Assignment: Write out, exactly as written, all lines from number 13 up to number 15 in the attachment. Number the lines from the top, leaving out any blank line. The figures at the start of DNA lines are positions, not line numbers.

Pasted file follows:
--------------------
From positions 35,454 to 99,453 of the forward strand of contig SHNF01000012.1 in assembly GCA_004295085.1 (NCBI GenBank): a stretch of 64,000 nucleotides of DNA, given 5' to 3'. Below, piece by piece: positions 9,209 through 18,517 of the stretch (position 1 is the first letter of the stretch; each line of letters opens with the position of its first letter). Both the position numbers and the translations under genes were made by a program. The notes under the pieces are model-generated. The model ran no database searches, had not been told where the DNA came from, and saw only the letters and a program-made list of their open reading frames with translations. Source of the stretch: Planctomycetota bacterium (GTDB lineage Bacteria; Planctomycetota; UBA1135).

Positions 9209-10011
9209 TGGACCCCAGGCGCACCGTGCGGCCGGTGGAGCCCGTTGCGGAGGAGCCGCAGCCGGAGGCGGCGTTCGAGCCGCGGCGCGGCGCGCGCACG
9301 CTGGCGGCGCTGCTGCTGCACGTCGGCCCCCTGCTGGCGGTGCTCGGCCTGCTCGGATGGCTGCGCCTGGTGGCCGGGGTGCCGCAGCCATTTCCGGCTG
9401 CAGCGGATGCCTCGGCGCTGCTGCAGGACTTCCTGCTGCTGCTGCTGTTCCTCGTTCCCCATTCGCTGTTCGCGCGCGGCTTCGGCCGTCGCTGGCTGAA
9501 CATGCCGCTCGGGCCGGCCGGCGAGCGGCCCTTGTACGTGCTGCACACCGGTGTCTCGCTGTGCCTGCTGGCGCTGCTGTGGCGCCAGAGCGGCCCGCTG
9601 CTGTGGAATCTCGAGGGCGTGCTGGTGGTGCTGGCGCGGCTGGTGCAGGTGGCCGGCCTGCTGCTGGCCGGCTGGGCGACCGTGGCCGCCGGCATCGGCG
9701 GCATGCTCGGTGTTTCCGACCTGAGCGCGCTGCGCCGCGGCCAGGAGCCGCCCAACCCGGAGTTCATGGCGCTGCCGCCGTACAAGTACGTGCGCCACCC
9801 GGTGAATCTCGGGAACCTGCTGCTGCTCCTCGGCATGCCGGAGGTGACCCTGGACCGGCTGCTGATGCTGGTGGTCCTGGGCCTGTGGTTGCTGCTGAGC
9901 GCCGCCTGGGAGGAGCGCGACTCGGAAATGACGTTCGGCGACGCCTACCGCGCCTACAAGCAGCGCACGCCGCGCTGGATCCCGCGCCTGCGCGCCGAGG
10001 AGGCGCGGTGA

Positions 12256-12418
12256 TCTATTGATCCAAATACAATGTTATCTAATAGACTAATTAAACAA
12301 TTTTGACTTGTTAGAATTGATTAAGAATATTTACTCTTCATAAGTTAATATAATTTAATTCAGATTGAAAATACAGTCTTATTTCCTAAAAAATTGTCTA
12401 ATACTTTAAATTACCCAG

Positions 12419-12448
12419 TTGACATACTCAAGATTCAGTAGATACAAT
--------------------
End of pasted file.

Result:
12256 TCTATTGATCCAAATACAATGTTATCTAATAGACTAATTAAACAA
12301 TTTTGACTTGTTAGAATTGATTAAGAATATTTACTCTTCATAAGTTAATATAATTTAATTCAGATTGAAAATACAGTCTTATTTCCTAAAAAATTGTCTA
12401 ATACTTTAAATTACCCAG